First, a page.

"This gives us a better sense of teamwork, and really builds employee morale. Company outings are an organizational tool."
She adds, "everyone working the midway is away from home, whether they are from Mexico or Wisconsin. Outings helps us intermingle and create bonds, and that makes work as a team to complete goals."
One aspect she feels is unique to her generation is her pro-feedback attitude. "We listen more and we act on that information," she said. "I encourage employee feedback, and customer feedback - both what we hear on the midway and on Facebook and social media. We hear what they have to say and we learn what we need to improve.
Communication is important so our customers have a good time and our employees do their job well."
She added, "corporations and other companies use feedback to better their industries, and I think my generation is beginning to use that to improve the fair industry. Technology is key. We keep in touch with the fairs and our customers."
In addition to the handling all aspects of workforce management at Mr. Ed's Magical Midway, Weiland-Duchow also manages the social media platform for the carnival company. "We've added Instagram which has become very important. Every fair now has a Mobile APP that fairgoers download, so that has made it so much easier because we can update them on the rides at the fair, how much tickets are, it's a huge help keeping customers informed."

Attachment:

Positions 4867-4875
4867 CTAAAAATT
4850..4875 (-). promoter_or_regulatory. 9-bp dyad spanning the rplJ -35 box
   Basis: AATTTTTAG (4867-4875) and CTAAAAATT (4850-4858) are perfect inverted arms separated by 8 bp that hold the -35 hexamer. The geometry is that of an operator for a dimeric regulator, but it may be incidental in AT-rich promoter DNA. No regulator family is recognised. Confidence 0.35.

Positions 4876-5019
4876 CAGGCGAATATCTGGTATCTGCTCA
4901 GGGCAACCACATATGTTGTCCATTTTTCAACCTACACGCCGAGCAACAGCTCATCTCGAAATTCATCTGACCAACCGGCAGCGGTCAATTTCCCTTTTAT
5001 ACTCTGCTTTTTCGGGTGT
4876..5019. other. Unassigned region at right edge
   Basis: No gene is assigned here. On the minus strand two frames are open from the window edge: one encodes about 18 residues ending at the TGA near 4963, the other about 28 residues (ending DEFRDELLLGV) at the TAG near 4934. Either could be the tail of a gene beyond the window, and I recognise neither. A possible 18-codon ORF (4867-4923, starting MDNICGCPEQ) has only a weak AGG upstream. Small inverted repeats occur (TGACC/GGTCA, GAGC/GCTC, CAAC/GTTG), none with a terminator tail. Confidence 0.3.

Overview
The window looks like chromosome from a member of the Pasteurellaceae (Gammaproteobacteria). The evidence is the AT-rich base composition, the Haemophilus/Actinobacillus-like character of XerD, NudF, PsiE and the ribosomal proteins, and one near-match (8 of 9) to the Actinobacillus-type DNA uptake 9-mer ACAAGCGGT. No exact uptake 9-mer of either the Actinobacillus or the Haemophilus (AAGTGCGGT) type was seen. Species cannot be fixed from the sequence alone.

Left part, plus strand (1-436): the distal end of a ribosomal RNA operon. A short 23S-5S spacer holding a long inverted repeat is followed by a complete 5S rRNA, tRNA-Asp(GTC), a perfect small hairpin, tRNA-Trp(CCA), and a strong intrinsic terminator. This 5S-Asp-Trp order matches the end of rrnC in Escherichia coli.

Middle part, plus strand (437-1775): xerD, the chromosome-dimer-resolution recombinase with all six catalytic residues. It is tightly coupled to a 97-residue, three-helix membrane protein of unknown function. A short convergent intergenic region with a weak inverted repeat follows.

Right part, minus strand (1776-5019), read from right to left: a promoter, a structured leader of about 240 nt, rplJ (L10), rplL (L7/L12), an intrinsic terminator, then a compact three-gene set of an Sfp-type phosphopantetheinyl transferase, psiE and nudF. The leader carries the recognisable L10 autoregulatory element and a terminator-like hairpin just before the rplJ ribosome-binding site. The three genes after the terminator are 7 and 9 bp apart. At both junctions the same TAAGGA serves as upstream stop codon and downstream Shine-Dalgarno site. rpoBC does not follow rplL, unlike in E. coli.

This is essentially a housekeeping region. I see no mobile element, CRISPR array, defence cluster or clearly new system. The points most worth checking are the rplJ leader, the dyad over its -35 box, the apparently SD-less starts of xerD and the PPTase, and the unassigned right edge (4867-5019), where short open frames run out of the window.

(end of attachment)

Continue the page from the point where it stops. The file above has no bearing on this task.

One big change that she has seen within the past decade or so is that the midway company has become more involved with the aesthetics of the fair.
"Midway companies are lot more aware of customer satisfaction," she said. "We want to make the customer comfortable, we've added rest areas, better fences and much more flowers and landscaping. One thing we've done is added Tot Lots, where children under 36 inches can play and run around, it's a free play area where the young kids can go while their older brothers and sisters are on the rides."
The objective of the new Tot Lots as well as not just leaving midway aesthetics up to the fair organizers, "is to keep families on the midway. You are always going to get the kids 15 years and older, but we cater to families.
Communication is key for that as well, because there are more families than a few years ago, so we are catering to them."
The biggest project Mr. Ed's Magical Midway will undertake next year is a full implementation of a ticketless system. She is helping investigate the different systems available and while the systems have dipped somewhat in price, the biggest factor "is the cost. It is a huge change and the initial cost is expensive," she said. "But this is the wave of the future and it's important for a company of even our size in having the ticketless system."
She estimates that once a system is decided upon - a decision that likely will be made by year's end - it will take about two years to fully implement it. "The first step will be the rides, and then the games and food. It will be a lot easier for all our book keeping and accounting, but it is a huge change, and we have to keep the fairs informed. They are very supportive for the most part, because they like the better tracking. But we will be taking baby steps once we know what system we will buy."
Weiland-Duchow admits she has never considered a different life-path than being part of the family business, and spending every weekend of the summer at a fair, festival or other event. Most of her early memories are of being at the fair, and even at an early age she was intent on learning the fair business.
When she was about seven years old, she was with her grandmother, Maryland in the Pizza Wagon - then as now, known as Momma Lisa's Pizza - "making fresh dough. She was teaching me how to flip the pizza, although I was probably too young to actually flip pizza. But I remember being with her and learning about pizza, and it was the best pizza."